Light, Chrome & Texture Study

(ec2) #1

Im new to 3D modeling. In the past I’ve downloaded free apps, but never gave any effort. I began in earnest in early July 2002, after seeing the conspiracy games web site. I started with Anim8or, which is great, but as the developer admits isn’t intended to be on 3ds Max’s or Lightwave’s level. So I turned to Blender. I saw that people were doing comparable work in the app (to afore mentioned apps) and decided to give it a try. Let’s just say I’m hooked.

I purchased the 2.0 Guide after playing with it on my own for a week, and searching for tips, tricks, tutorials online. I highly recommend the book.

Well here is my Light and texture study, including an attempt at GI (Thanks Tommy5) and chrome like reflection using pivot points as ‘cameras’. This builds from the Chrome reflections tutorial available on this site (Thanks Chris Plush). Instead of having the pivot reflect the inside of the ball, I moved the ball off its pivot in edit mode. I positioned it where it ‘needed’ to be based on the camera angle etc.

What do you think? I fought alot with this! I know I have a LONG way to go and there is MUCH room for improvement.

All feedback is welcomed.

(scrappy) #2

nice render for somebody just starting with blender. only suggestion is get rid of the halo in the spot lights, it makes the reflections look bad when the envmap is calculated, other than that, it looks great.

(shibbydude) #3

Yeah, really awesome render even for someone who has been using the program a while. As scrappy said, turning off the [halo] value on the spotlights would look much better but other than that - keep on blending and stick with it.

(ec2) #4

Thanks for the replies and comments. You both have great galleries.

Here is an updated render minus the halo on the spots and the original settings for the rusty cube and apple. The funny thing is my wife said the box in the intial image looked like it had a light in it, and my folks thought it was cheese (mom said molded cheese ; Too much tweaking on my part.)

(blengine) #5

whoa thats such an odd scene, i really love it! that reflecting sphere(?) in the back is so coolthe texture on the cube is really interesting and i like how some spots glow…
is that an apple? i think so, the texture seams a lil plain, but nice anyhow

(ec2) #6

Thanks. Your reflection tutorial led me to see how to manipulate the pivot-point to the env maps advantage. The apple is a struggle. I used a Nurbs curve with a 360, 9 step spin, but cannot get it quite right. It lacks a stem.

Update after normal and texture tweaks:

(kaktuswasse) #7

the apple looks better ,but the cube was better with the old
texture. (imho)

Anyway, great texturing and lighting for somebody who just started!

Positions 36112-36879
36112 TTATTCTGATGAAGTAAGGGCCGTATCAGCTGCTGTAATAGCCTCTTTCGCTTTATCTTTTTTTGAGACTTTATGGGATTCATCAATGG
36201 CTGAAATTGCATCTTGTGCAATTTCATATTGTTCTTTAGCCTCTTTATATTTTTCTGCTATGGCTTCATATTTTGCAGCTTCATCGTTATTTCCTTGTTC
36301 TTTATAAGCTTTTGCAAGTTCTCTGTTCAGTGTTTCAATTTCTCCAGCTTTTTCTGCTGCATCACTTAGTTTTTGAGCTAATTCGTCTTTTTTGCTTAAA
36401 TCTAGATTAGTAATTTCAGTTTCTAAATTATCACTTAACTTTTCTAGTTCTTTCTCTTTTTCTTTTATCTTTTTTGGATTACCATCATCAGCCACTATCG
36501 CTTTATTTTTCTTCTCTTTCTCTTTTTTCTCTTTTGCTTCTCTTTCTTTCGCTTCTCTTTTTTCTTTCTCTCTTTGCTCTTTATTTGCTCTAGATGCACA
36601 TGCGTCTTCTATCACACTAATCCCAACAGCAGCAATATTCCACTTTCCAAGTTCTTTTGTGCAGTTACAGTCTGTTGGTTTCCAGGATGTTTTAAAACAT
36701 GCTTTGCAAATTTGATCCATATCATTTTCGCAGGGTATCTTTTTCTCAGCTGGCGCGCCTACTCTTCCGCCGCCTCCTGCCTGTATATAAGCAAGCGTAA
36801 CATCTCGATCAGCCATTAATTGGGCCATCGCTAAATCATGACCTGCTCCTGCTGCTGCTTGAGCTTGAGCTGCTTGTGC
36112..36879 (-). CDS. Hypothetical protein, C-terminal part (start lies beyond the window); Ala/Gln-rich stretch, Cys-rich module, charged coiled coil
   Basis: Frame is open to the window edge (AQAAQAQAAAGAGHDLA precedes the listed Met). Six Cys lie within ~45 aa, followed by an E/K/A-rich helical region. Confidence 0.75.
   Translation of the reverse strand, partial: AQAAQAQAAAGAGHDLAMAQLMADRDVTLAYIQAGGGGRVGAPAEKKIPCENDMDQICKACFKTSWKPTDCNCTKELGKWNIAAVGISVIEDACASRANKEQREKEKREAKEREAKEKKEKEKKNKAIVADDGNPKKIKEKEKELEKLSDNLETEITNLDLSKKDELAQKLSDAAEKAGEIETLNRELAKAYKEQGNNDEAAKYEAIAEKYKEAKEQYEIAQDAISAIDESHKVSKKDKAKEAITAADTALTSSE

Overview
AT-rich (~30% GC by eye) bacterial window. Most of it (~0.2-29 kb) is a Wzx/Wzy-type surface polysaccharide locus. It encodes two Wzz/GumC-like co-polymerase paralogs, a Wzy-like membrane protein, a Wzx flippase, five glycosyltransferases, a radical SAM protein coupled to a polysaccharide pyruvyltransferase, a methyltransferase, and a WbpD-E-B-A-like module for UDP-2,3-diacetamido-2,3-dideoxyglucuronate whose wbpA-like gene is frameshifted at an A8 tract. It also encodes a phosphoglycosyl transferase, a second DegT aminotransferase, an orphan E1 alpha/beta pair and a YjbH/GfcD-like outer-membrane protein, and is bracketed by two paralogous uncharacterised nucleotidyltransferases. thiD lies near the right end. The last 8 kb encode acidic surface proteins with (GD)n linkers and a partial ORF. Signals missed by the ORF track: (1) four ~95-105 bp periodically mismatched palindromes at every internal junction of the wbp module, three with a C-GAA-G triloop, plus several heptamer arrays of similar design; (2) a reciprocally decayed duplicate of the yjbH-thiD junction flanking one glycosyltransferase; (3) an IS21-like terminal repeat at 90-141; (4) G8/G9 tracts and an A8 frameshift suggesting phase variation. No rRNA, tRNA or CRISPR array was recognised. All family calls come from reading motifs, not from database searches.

cu henrik

(ec2) #8

(ec2) #9

The link above this post was my attempt at having mutiple reflective objects (well, two) with near true reflections. Weird apple eh? Was playing around. Click link ^above^.

(BgDM) #10

That last one looks much better. But now the apple texture is gone! WHY?!?!? It looked great.

Just for your info, here is a tute that I did on env maps as well:

It is in pdf format, so hopefully you can use it.

Keep on going, your doing very well.


(ec2) #11

No the apple texture is here to stay! I wanted to see if the method I tried out could be duplicated with multiple objects. I did read your tutorial, its very good. I just thought that if Chris Plush’s reflection tutorial used the pivot point to reflect the inside of an object on it’s surface, why couldn’t I move the object off its pivot to reflect the environment? That is what’s going on with the ball (and reflective apple) in my renders. You cannot move the pivot, but you CAN move the object off its pivot in edit mode only. That way you can use it like an empty, but the pivot sees all 360 dgerees (right?!?!?) BTW is the block more rusty?

(billythekid) #12

Nice texturing and lighting.The reflection positioning is excellent too . I also started in anim8or, but progressed to Blender, the user interface had me confused for months…

(ec2) #13

Thanks for the comments billythekid.

The texturing takes time but I feel that is the key to photo realistic looking models. I’m trying to start with simple objects. The funny thing is the apple is the first thing I learned to make using the lathe tool in Anim8or, so I knew the same rules applied once I started with Blender.
The box was just an attempt to make a rust like texture. The procedural textures are SO powerful.

I wanted to use the sphere to reflect the scene. By setting up the Sphere’s texture to use an EnvMap, with the Sphere as the Ob:, the pivot point acts like a ‘camera’. You can reposition the object in edit mode by grabing and moving it, in relation to the pivot. Then in object select (?) mode when you grab and move the object, both the object and pivot move. That way you can set it up to see what it needs to see.

If I ever get off my duff and build a web site I will make a tutorial for it.
The more I work with this app the more I am thankful for Nan’s hard work.

Anim8or is a excellent app for people new to 3d modeling and concepts. I still plan to use it as it gets better.

However the only free modler I saw that had the capabilites to do some of the things I wanted (reflections, env maps, detailed texturing etc.) was Blender. I had heard about and read a little on it, and decided to really take the time to learn it. If you haven’t pick up the 2.0 guide, pick it up for reference. I cannot stress that enough. The community is excellent too!